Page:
of the modes. To appreciate quantitatively this effect, the
part of the numerical GDOS associated with the C60vi-
brations was folded with a Lorentzian having a 6 meV
FWHM.Thevalue of 6 meVis thewidth of the quasielastic
broadening measured using the 1.1 A˚incident wavelength
at 300 K. This value is consistent with the value of the
quasielastic width at large Q values  measured for C60
in its disordered phase at the same temperature. The results
of the calculation are presented in the inset of Fig. 2, where
it is evident that the fast rotations make the sharp features
from the fullerenes unobservable by merging them into the
background originating essentially from the nanotube
The main result from this study certainly stands in the
surprisingly high orientational mobility of the C60mole-
cules -down to relatively low temperatures- when confined
inside a nanotube. We already mentioned that these mole-
cules undergo ‘‘free’’ rotations down to a transition tem-
perature Ttwhich is much lower than its unconfined 3D
equivalent of 260 K (100 K ? Tt? 200 K). Moreover,
this transition is not followed by the appearance of intense
and sharp inelastic features originating from librational
modes like for 3D cubic C60and characteristics of an
orientational ordering. This implies that the transition is
different in nature in each case. A possible scenario able to
interpret the experimental data has to account for the
specificity of the C60when confined in a 13.6 A˚diameter
nanotube with a strong filling factor. Michel and Verberck
[13,14] predict very small barrier for C60reorientations
inside 14 A˚diameter tubes. Therefore, while the nanotube
field restricts the center of mass position of the fullerenes
FIG. 3 (color online).
S?Q;!? measured for the NPP sample at 280 K. Intensity is
given by the classical thermal color scale. The intense elastic line
centered at 0 meV is saturating the image (dark horizontal line).
(a) and (b) Temperature dependence of the NPP susceptibility
!?1?00?Q;!? (triangles ? 200 K; circles ? 100 K; squares ?
50 K) measured at two wave vector transfers (a) Q ? 1:8?A?1;
(b) Q ? 5:4?A?1). The susceptibility of ‘‘bulk’’ C60is also
drawn in (b) (bottom spectrum line, T ? 200 K) showing the
librations peaks at ? ? 2:5 meV. (c) Integrated intensity of the
quasielastic signal measured at 280 K (squares) and calculated
for a free rotation model of the C60(full line) and for 1D rotation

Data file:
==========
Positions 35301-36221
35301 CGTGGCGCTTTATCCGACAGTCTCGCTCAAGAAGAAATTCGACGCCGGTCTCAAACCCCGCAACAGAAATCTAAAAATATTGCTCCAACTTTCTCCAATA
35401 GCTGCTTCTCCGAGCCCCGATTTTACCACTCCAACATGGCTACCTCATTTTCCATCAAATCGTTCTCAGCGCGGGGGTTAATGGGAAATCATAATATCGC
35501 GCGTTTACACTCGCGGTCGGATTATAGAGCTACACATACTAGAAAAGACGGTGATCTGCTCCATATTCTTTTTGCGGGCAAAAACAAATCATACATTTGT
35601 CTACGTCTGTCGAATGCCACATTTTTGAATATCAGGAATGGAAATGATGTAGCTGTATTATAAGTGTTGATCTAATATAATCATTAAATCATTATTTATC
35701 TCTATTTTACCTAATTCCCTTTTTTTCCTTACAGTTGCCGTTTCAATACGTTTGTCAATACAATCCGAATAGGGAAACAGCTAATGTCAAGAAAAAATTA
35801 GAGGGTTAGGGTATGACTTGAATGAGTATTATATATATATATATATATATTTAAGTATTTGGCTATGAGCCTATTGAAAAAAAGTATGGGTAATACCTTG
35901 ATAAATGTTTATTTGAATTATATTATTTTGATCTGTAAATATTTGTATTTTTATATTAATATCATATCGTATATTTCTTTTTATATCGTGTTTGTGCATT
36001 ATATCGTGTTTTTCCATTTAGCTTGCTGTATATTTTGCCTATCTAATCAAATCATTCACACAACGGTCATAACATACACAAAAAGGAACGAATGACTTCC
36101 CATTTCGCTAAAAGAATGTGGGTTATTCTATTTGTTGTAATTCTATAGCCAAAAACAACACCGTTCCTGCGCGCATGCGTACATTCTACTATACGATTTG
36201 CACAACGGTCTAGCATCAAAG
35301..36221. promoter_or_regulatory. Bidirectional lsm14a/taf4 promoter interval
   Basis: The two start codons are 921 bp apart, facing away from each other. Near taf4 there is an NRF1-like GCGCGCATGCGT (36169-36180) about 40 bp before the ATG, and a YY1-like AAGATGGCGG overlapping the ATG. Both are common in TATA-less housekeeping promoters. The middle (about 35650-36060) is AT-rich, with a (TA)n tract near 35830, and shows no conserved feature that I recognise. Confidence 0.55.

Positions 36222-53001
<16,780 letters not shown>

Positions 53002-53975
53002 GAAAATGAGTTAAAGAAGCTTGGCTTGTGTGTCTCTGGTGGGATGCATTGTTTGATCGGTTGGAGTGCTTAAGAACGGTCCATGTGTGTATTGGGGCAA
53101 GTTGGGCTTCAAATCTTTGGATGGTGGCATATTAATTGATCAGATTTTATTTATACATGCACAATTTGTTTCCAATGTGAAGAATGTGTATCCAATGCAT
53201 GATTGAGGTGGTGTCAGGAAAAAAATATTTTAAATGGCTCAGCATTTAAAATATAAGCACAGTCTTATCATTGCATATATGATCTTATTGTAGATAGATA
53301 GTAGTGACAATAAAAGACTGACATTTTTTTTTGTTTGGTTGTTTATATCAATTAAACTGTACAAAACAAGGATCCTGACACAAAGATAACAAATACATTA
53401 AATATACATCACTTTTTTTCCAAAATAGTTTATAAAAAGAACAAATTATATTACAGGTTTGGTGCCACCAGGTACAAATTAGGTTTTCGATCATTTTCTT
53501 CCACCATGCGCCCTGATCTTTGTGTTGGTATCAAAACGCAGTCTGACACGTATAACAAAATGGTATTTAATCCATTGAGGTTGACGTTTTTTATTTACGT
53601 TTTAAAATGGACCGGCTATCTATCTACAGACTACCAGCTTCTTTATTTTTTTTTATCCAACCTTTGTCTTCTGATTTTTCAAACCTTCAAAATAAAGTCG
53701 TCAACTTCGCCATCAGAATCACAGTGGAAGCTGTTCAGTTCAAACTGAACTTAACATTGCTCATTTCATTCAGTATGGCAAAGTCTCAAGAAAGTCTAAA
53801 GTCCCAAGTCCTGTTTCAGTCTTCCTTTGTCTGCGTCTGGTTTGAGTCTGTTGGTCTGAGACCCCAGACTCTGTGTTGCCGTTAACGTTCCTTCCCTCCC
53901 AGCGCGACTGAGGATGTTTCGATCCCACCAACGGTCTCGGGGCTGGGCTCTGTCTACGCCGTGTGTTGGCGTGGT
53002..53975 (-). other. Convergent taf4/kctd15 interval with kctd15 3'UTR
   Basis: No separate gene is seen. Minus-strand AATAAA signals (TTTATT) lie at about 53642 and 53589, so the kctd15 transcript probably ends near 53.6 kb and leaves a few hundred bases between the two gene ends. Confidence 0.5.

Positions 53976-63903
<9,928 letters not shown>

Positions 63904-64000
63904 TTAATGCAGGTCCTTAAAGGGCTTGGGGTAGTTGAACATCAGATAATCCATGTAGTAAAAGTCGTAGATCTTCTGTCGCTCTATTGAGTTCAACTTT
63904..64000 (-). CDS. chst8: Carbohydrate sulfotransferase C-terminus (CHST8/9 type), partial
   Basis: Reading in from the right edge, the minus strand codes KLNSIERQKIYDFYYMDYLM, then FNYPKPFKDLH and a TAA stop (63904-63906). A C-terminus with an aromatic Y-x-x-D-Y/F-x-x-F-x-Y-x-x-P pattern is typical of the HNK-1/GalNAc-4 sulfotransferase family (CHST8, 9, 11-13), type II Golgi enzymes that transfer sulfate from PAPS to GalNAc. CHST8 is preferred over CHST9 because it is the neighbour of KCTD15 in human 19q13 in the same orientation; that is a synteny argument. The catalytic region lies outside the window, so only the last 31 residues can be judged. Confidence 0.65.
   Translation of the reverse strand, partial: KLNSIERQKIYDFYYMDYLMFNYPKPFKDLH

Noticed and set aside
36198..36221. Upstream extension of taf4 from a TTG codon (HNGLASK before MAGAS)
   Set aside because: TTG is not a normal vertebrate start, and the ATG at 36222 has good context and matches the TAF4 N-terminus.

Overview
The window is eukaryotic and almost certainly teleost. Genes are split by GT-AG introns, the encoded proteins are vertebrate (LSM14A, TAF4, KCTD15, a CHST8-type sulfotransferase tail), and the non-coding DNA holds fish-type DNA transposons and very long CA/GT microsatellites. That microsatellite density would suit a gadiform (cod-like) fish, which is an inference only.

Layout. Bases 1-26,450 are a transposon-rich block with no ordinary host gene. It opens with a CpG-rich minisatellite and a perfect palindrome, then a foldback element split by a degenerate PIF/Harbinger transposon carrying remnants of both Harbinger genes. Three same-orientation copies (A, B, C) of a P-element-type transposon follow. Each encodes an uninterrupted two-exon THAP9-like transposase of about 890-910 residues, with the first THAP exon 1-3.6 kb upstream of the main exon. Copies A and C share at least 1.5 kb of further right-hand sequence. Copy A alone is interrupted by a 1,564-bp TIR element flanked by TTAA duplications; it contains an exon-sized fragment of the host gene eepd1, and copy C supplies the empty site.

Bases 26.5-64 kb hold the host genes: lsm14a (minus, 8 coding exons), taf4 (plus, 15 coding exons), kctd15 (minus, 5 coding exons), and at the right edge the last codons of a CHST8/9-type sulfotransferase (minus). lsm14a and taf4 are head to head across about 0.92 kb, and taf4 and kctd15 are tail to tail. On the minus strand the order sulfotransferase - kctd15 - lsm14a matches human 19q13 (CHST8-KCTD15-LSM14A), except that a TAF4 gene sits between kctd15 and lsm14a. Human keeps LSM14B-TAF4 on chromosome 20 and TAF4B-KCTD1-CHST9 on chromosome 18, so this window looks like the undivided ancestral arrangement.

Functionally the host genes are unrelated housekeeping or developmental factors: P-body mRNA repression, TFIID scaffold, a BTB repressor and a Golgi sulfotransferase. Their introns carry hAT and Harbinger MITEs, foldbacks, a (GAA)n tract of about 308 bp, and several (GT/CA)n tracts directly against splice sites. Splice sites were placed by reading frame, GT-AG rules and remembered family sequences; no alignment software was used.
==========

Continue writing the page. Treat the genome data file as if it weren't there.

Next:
models in the pentagonal orientation (long dashes) and the
standard orientation (dots).
Bottom right: the scattering function
PRL 101, 065507 (2008)
8 AUGUST 2008
on a 1D chain along the nanotube axis, the molecular Download full-text
orientation of these molecules will be monitored by neigh-
boring C60-C60interactions. This system can be described
by a 1D-Ising type of model with nearest neighbor inter-
actions between the C60and with a static random field
originating from the multitude of energetically very similar
orientations of the C60with regards to the host. In that
picture, there is no proper ordering of the C60at finite
temperature, and the molecules can statistically adopt a
large number of orientations. Atlowtemperature, however,
the weak but nonzero potential barrier that a C60has to
overcome to change from one orientation to another be-
comes non-negligible, and the molecules are pinned in
various orientations in a time scale of the instrument
resolution (i.e., in a ps time scale). Additional ingredients
could be introduced in the model to give a more accurate
description of the reduction of orientational mobility like
the role of defects at the tube surface or the nonuniform
filling of the tubes.
We have calculated that the librations of the C60appear
as well-defined features in the GDOSof a perfect crystal of
peapods. However, its frequency is very sensitive to the
orientation of the C60, ranging from ?0 up to 3.5 meV. A
distribution of orientations results in a distribution of li-
bration frequencies which would appear as a broad
‘‘quasielastic-like’’ signal. Its intensity would follow a Q
dependence very similar to the one expected for free
rotations (as it is the case for cubic C60). Moreover,
any coupling with the low-frequency nanotube modes will
further broaden the response of the librations. The absence
of well-defined features associated to librations in the low-
frequency region of the GDOS, even at the lowest tem-
perature we considered (5 K), is somehow not surprising as
far as a ‘‘static’’ orientational disorder of the C60is con-
sidered. It is important to note that below 100 K, our data
are unable to give more precise information about slower
relaxations in this system. In particular, any reorientation
of the C60in a time scale larger than the picoseconds is out
of reach. Additional experimental investigations, and, in
particular, relaxation thermal measurements similar to
those performed to study the glass transition in crystalline
C60, would be of great interest in order to shed light on
the thermodynamic state of the confined fullerenes at low
In conclusion, we have used inelastic neutron scattering
to probe the dynamics of NPP in a large energy and Q
range. At a temperature of 10 K, the intramolecular modes
of C60are clearly observed forthe firsttime and are in good
agreement with what is expected from our calculations. At
high temperature, a Q-dependent quasielastic signal is
observed and attributed to rotations of the confined C60.
The temperature dependence of this signal shows a strong
reduction of the orientational mobility of the C60at a
temperature 100 K ? Tt? 200 K, but the absence of
well-defined libronic excitations at low temperature sug-
gests a strong orientational disorder even at the lowest
temperature reached (5 K). These results raise new ques-
tions both for experimentalists and theoreticians.
The authors acknowledge Dr. R. Almairac, Dr. L.
Alvarez, and Dr. C. Goze-Bac for fruitful scientific dis-
cussions. This work benefited from the expert assistance of
Dr. H. Mutka, Dr. J. Stride, and Dr. A. Ivanov during the
Note added in proof.—Recently, the authors became
aware of a NMR study on the C60relaxations inside
SWNT . We recommend reading this article as a
complement to our work.
Montpellier II, F-34095 Montpellier Cedex 5, France.